The Business of Financing ‘Hate Groups’

In typical NYT fashion, they’ve assembled an unbalanced, very non-gentile, 5-person panel to discuss “The Business of Financing Hate Groups“: Jamie Chandler (political scientist), Palmer Gibbs (journalism grad student0, Mark Potok (the SPLC creep), Gabe Rothman (ACLU), and… Waheed Hussein (UPENN). The piece’s setup is as follows:

The major credit card companies position themselves as being quite broad-minded: observing gay pride month, creating a Shariah-compliant credit card, celebrating diversity among employees. But the companies also do business with hate groups, including by processing donations to anti-gay and anti-Muslim organizations and to white supremacists.

Should credit card companies stop processing payments to such extremist groups? Or in the interest of free speech, should these organizations continue to be allowed to receive donations via credit card?

Potok is actually oppossed to deliberately shutting off services to ‘known hate groups’ (defined by who?)

Similarly, Rottman notes free expression principles, albeit with some caveats:

Pulling credit card services helps the haters and hurts free expression.

First, there’s the “martyr” problem. Back in 2010, PayPal threatened to cut off Pamela Geller, the anti-Muslim blogger, for violating its “acceptable use” policy. Geller immediately draped herself in the First Amendment — and put out a call for donations. “Truth,” she wrote, “is the new hate speech . . . . Want to make a contribution to my fight?” PayPal eventually relented, but it’s clear that the denial of services to a “hate speaker” transformed her modest soapbox into a wider broadcast.

Hussain, apparently not seeing the irony of his piece’s first sentence (“In the 1930s, hate groups in Germany coordinated “Don’t Buy Jewish” campaigns that destroyed businesses and communities, and forced many Jews to hide their religious backgrounds…”), focuses on only those ‘hate groups’ who engage in boycotts:

Many hate groups in the U.S. use boycotts to pressure companies not to hire gay people or to treat them worse than straight people. These boycotts create economic pressures that can keep gay people from getting a job or force them to hide their sexual orientation.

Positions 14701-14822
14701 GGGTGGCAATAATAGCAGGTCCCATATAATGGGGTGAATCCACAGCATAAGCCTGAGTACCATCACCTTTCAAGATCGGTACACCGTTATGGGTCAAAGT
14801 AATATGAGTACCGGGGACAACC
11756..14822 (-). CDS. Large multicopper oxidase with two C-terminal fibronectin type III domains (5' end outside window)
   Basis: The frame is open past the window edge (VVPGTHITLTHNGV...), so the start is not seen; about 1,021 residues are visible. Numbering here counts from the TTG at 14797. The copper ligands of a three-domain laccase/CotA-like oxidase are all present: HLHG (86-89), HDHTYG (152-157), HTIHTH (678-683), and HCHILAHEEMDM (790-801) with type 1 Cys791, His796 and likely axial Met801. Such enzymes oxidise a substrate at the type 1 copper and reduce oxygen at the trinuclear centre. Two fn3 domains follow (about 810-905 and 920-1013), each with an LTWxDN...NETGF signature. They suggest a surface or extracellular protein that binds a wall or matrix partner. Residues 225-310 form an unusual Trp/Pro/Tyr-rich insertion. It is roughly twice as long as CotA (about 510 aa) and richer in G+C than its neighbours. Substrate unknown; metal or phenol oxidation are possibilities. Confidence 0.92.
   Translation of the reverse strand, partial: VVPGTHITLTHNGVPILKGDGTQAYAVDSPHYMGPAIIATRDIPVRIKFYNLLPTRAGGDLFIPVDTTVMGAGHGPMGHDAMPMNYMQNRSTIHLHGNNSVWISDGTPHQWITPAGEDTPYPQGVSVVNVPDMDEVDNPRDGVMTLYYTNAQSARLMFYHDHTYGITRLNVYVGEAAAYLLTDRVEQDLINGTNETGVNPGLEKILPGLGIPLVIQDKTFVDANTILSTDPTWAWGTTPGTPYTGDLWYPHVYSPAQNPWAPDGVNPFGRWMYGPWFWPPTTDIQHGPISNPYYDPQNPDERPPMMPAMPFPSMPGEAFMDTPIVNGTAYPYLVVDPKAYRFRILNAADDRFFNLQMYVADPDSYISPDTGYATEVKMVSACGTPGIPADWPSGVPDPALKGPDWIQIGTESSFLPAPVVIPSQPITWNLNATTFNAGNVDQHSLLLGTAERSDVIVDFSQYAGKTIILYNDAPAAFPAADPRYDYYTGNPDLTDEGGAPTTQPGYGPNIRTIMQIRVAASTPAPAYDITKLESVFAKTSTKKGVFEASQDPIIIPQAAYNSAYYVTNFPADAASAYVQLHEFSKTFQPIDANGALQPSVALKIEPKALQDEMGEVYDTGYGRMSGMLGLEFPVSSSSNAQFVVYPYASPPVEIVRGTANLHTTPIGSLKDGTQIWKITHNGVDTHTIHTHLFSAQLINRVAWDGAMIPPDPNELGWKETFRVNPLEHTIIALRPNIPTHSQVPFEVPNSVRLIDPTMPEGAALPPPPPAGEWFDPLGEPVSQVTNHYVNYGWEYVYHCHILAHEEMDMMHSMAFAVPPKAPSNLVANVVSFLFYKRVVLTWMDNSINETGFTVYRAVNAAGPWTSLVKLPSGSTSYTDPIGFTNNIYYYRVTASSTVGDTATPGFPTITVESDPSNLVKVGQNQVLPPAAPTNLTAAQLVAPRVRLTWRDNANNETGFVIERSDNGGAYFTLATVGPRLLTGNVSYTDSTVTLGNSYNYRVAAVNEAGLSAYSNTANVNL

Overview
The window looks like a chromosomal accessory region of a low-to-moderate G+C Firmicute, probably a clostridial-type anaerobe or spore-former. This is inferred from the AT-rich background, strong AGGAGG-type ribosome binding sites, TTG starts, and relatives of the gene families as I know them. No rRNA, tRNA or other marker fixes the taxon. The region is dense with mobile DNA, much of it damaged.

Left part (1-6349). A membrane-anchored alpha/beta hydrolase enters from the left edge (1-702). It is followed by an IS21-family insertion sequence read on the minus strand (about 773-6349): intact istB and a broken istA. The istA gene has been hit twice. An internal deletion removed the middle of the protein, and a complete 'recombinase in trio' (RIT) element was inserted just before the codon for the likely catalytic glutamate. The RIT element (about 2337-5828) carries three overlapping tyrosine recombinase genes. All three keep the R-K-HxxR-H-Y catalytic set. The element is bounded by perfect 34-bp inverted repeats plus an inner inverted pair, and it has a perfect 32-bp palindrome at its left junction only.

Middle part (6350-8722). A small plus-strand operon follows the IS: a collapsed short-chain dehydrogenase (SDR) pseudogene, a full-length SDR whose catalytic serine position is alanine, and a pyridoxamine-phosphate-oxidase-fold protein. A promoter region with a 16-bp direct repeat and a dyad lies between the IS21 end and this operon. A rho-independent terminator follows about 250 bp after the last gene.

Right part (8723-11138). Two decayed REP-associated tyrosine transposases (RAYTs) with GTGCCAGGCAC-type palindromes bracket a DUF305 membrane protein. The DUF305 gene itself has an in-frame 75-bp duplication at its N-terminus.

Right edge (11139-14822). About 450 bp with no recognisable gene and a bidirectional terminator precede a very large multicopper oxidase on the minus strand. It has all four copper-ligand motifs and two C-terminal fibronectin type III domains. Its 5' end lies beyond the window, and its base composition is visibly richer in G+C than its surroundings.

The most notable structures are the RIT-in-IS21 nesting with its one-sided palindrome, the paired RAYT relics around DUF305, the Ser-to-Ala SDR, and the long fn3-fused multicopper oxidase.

People are certainly allowed to donate to all sorts of political groups, even groups that have ugly and repulsive ideas, as long as these groups are only making arguments in the public forum – not acting violently and unlawfully. But when a group crosses over into coordinating patterns of social and economic isolation, this is not just speech anymore.

This brings us to credit card companies. If a hate group is trying to coordinate a boycott that threatens people’s basic freedoms, I see no reason why a credit card company has to help the group to connect with potential donors. If anything, the company has a responsibility not to facilitate this oppressive enterprise.

So, Hussain’s proposed solution to Group X boycotting favored Group PC is for credit card companies to … boycott Group X.

Most frightening is Chandler/Gibbs, who, believing credit card companies should not do business with ‘hate groups’, cite as examples:

They profit from groups that assert gays are pedophiles, that Arab-Americans want to subjugate the country to Shariah law and that immigrants are mounting hostile invasions of the U.S… [Gasp! Only hate groups could hold any variation of those notions! – Ed.]

[T]hey provide payment-processing services to organizations labeled hate groups. The “merchant services” divisions of American Express, Visa, MasterCard and Discover allow these groups to accept online credit card donations. In exchange, the credit card companies earn a 2 to 3 percent fee on each transaction. A $250 donation to the Family Research Councilan extremist group that vehemently opposes the Employment Non-Discrimination Act and asserts that homosexuality is the same as pedophilia – earns the credit card company about $7.50.

Chandler/Gibbs conclude:

Stopping these services is not a matter of violating hate groups’ civil liberties, or limiting their right to raise money. They are free to collect cash donations and spread their message. This is what’s guaranteed to them in the First Amendment. But unlike cash, the ability to accept credit card donations is a privilege. It comes with the expectation that the relationship will not denigrate the card companies’ reputations.

Visa, MasterCard, American Express and Discover should refuse to process payments to organizations that violate the credit card companies’ diversity principles. Terminating ties may or may not hurt profitability, but that’s irrelevant. It is a matter of conscience.

As one commentor aptly notes:

These IDEAS are just trial balloons by Liberals to see what they MIGHT get away with. Some variation of this control freak scheme will appear from time to time over the next few years until people get use to it in one form or another.

The concept of HATE SPEECH and HATE CRIMES was invented much the same way. Now these types of crimes are treated as being worse then the actual crimes of felony assault and murder even when little physical harm is done. It is all in the intention you know…

These people are about nothing but complete control of everyone not like themselves and shutting down ANY other POV’s. They WILL make your opinion a crime if possible and criminalize conversation that strays from the accepted Liberal line.

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